MASS Gallery in Austin has brought in some heavy hitters for its current exhibition, Mons Dew. The show consists of five artists, four based in New York as well as a staple Austinite, Andy Coolquitt.
Though it’s a group show, the exhibition is arranged in sections designated to each individual artist. Works comingle in sight lines while each individual artist has his or her own space. Upon entry, the visitor is greeted by a salon-style hanging of works by Patrick Berran. The five pieces share a similar aesthetic, using acrylic and toner to create layered, abstract compositions. The paintings, all untitled and created this year, appear at first glance to address the tradition of painting. Their surfaces are hard-edged and taped-off, and there are gestural expressions through the transfers. But the more I examined them, the more they reminded me of computer glitches and messed-up screens. Looking like iPhones that have been dropped on the pavement one too many times, the paintings take on a techy glitchiness that points well past painting to a flawed digital world.
In the back room of the gallery are paintings by Shara Hughes and an installation by Austin veteran Andy Coolquitt. Hughes’ previous work contained abstracted, caricatured figures, but in these works she paints landscape environments populated with plant life. Her pieces feel fantastical and sublime while maintaining a banality that seems intentional.
Coolquitt’s installation consists of a number of works that are individual pieces. As his sculptures generally do when shown together, they seem to meld into one big “piece” that could at first glance be read as random items plucked from a garage sale. His sculptures work nicely with Hughes’ paintings for two reasons: 1) they share that flattened, banal delivery, and 2) their titles reflect similar thought processes. Both artists tend toward titles that are humorous or dismissive of their subjects; Hughes’ titles recall figural elements absent from her compositions, such as That Highschool Trip, as well as quippy one-offs like Yeah, But That’s Not Real.
Coolquitt’s titles are all over the place. Some echo the way a piece physically looks, while others are somewhat awkward jokes (such as a black-and-white striped pole titled Michael Jackson). He references art history while making fun of both it and the art market with his $$4.00 Malevich, which consists of thrifted glass that still has bright orange price tags attached. This method of titling shared by Coolquitt and Hughes seems to come from a very young sensibility, which is more interesting once you realize the artists are nearly twenty years apart in age.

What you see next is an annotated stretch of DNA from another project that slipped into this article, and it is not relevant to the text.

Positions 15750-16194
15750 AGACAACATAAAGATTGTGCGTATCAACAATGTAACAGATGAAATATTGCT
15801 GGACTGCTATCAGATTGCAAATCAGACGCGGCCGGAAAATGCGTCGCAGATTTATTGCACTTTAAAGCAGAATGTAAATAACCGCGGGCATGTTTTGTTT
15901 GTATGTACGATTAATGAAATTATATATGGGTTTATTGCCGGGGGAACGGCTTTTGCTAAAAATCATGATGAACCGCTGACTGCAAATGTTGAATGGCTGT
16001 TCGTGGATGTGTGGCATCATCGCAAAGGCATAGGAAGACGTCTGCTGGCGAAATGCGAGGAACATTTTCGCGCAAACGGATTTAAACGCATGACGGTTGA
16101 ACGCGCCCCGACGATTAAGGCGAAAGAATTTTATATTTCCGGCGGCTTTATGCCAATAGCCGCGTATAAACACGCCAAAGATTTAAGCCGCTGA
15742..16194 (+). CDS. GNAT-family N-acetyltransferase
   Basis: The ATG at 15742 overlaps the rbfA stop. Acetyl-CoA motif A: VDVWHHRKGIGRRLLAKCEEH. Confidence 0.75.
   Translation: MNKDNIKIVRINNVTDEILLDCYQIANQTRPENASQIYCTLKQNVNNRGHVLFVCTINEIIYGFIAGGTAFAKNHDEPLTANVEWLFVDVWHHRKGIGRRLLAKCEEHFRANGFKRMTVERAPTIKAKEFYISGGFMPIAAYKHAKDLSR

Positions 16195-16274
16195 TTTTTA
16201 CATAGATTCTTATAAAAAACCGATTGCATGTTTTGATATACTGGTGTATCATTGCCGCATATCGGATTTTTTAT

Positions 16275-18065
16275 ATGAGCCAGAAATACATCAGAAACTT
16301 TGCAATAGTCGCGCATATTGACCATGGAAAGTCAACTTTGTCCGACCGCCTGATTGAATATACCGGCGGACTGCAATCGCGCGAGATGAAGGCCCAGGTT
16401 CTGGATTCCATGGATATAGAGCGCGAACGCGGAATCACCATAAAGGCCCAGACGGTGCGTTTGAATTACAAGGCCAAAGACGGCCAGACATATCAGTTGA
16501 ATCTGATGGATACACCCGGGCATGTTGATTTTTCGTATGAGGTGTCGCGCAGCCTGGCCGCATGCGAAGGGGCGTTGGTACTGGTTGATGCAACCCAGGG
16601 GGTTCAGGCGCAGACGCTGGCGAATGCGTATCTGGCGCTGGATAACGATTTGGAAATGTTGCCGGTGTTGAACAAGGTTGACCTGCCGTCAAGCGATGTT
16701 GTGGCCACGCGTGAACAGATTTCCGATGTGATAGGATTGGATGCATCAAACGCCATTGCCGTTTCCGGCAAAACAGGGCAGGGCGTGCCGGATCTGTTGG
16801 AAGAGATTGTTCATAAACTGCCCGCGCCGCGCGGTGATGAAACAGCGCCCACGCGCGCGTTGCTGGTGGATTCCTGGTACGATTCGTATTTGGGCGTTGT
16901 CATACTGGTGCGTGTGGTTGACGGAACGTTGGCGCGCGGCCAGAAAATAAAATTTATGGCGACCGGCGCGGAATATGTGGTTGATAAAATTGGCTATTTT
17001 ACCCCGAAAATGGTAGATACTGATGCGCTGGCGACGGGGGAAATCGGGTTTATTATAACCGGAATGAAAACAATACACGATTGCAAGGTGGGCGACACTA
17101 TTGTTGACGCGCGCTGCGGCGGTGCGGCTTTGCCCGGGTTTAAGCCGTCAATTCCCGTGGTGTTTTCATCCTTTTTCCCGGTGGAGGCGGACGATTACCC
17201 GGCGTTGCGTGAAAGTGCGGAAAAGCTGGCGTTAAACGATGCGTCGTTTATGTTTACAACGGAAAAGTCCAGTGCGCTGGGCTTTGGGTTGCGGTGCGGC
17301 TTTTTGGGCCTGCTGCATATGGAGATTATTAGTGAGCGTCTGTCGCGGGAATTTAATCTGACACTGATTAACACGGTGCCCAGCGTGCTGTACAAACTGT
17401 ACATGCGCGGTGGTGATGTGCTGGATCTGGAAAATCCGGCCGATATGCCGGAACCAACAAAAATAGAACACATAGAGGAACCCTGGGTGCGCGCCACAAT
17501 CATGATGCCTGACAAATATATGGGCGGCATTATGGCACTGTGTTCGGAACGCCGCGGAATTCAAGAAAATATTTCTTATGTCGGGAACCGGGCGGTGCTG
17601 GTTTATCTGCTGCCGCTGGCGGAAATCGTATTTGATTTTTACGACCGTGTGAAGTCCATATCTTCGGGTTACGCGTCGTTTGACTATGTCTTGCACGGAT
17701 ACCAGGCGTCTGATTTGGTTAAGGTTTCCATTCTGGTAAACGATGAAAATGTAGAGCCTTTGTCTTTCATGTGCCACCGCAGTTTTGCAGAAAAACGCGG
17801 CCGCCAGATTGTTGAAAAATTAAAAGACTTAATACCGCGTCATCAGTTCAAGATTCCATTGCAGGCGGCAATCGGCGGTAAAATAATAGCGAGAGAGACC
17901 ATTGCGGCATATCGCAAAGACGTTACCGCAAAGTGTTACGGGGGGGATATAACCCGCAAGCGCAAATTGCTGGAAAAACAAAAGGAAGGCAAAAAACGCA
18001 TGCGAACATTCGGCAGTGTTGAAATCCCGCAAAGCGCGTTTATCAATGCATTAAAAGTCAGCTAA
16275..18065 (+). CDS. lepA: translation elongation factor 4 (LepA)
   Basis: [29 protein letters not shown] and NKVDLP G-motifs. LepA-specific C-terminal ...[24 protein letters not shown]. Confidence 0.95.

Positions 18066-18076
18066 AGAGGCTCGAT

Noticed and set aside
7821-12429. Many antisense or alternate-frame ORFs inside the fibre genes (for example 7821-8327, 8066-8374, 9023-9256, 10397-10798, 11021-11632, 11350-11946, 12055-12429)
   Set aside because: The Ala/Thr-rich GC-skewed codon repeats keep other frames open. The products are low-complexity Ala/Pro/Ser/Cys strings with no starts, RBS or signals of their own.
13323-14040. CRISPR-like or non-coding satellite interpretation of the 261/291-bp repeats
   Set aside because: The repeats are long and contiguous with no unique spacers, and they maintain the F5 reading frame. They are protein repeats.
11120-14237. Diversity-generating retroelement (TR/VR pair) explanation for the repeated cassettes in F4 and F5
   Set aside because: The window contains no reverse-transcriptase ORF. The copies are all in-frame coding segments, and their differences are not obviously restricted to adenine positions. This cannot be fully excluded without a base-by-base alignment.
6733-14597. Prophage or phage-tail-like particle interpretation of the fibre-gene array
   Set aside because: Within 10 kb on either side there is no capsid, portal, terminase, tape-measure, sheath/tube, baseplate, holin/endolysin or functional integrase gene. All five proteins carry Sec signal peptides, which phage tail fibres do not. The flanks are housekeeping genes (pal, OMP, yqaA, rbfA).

The front gallery space contains sculptures and assemblages by Stacy Fisher and paintings and a video work by Melissa Brown. Fisher’s pieces focus largely on their own materiality and the individual ways they’re constructed. This is further perpetuated by her title choices, such as Wall Work and Purple Sculpture with Wall and Lumber. Her largest piece is a sort of combine in the middle of the gallery space and evokes Coolquitt’s aesthetic in the way it’s constructed. A shirt hangs loosely on a yellow-green box that also supports a piece of wood; it looks like it would be a cinch to rearrange or knock over the structure. But because the forms and the surfaces of Fisher’s sculptures are more worked and altered than Coolquitt’s found objects, they feel more like traditional “art objects.”
My big takeaway from the show is the work by Melissa Brown. Her paintings are particularly striking in their graphic quality, but from a distance they have a somewhat mystical presence. They’re very processed based, and involve silkscreen, linocut, oil, acrylic, and more. And small portions of the paintings are covered in resin—mostly things in the paintings that are screen-like, like a rear-view mirror and sunglasses. The resin is covered by lottery scratch-off ink. Brown uses the ink as another surface and draws into it to create images within the screens.
Brown’s paintings turn the quotidian into a surreal experience. Sometimes it’s done gradually, like in Dice & Dash (west side highway) where the car appears normal until you realize the dice seem to be slowly melting away and the Benday-dot-esque background begins to mess with your relationship to whatever is outside of the vehicle. Some other pieces are immediately fantastical, like Night Trip to the Temple, which creates a ceremonial entryway to a tomb-looking door that, for no evident reason, is inscribed with a heart.
Overall, the works in Mons Dew go well together. They encompass an increasingly popular aesthetic while retaining a sort of freshness. Brown’s pieces are the standouts in the show and, for me at least, share attributes with video works by Ed Atkins and Hito Steyerl. Go see them before they disappear back into the hip black hole of Brooklyn.
Mons Dew is on view at MASS Gallery in Austin through October 24.